Many involved fathers have known for a long time what a recent study from the university of Montreal has just proven: Dads' involvement with children from day one is essential. This particular study shows that "exploration behaviour" of toddlers is activated by fathers. Details are below but the last sentence of the article pretty much sums it up for me: "... fathers provide something different to the child who will benefit greatly from this singular contribution." Go DADS!
Details of the study published by esciencenews.com
A new study has found that fathers give toddlers more leeway and that allows them to actively explore their environments, according to a new study on parent-child attachment published in Early Child Development and Care. Daniel Paquette, a professor at the Université de Montréal School of Psychoeducation, says the 'activation theory' is just as important as the 'attachment theory.' The latter was the prevailing 20th-Century notion that children usually connect with their primary caregiver since they fulfill their emotional needs and guarantee their survival.
"In attachment theory, a child seeks comfort from a parent when he or she is insecure. This theory underestimates the importance of exploratory behavior in children," says Dr. Paquette, who completed his study with Marc Bigras of the Université du Québec à Montréal.
As part of the investigations, kids aged 12 to 18 months (accompanied by a parent) were placed in three different risky situations: social risk (a strange adult entered his or her environment), physical risk (toys were placed at the top of a stairway), and a forbidden activity (parents were forbidden to climb the stairs after the child succeeded the first time).
"We found fathers are more inclined than mothers to activate exploratory behavior by being less protective," says Paquette. "The less the parent is protective, the more activated is the exploratory behavior in the child. Children who were optimally stimulated, meaning they were exploratory yet respective of the rules, were 71 percent boys. Meanwhile, 70 percent of children who were risk averse were girls."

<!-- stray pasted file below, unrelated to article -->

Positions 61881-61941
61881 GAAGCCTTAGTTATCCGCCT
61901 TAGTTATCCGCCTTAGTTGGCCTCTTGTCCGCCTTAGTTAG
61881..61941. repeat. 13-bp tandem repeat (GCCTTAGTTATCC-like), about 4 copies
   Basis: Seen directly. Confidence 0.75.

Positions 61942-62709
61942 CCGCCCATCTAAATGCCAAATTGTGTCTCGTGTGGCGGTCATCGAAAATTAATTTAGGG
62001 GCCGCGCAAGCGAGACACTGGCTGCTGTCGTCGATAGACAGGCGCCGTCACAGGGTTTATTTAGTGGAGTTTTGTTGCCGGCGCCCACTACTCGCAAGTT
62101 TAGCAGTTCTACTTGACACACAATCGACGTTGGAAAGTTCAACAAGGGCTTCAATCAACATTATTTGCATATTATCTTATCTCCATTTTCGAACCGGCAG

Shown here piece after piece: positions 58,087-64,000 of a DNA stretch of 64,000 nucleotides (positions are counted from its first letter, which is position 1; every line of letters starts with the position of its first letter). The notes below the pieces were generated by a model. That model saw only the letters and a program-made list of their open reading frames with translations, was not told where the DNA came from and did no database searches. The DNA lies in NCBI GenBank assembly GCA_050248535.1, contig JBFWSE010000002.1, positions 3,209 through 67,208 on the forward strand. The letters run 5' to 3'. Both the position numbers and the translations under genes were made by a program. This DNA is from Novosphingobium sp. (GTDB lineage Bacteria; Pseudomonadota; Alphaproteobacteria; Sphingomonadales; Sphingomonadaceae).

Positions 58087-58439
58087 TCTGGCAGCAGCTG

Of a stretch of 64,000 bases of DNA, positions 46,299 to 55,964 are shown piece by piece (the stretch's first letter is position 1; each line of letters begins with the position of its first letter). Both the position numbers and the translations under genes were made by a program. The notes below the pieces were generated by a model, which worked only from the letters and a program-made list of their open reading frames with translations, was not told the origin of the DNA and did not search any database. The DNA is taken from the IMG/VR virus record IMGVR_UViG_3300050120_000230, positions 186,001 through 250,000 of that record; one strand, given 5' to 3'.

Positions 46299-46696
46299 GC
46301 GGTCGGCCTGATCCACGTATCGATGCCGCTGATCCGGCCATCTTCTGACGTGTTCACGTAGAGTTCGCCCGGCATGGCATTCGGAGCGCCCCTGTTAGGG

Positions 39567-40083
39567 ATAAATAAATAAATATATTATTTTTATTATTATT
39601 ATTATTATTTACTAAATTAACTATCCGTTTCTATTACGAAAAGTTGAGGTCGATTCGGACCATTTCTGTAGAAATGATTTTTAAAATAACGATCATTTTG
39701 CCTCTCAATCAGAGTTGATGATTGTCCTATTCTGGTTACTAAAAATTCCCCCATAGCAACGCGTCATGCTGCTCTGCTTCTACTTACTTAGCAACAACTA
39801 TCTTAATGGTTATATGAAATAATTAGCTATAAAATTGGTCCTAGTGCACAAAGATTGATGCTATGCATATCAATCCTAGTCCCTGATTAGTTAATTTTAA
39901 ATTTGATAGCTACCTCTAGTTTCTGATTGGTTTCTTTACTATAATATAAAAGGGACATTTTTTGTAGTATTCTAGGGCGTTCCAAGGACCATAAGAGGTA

The parent's behavior was measured by the distance they kept from their child as he or she climbed the stairs. "For a child to become self-confident, the parent mustn't be too far or too close," says Paquette. "The ideal distance seems to be an arm's length. This distance was statistically significant with fathers yet not with mothers."
According to Paquette, classical attachment theory doesn't highlight these differences between boys and girls. This is why he feels his theory is better adapted to evaluate the role of the father while factoring in the temperament of the child and the level of protective parenting, both of which trigger the activation relationship.
Paquette is convinced that mothers and fathers intervene differently in the education of a child and these complementarities benefit a child. "Even if both parents change diapers and give the bottle, they don't do it the same way," says Paquette. "By stimulating exploration, controlled risk-taking and competition, fathers provide something different to the child who will benefit greatly from this singular contribution."
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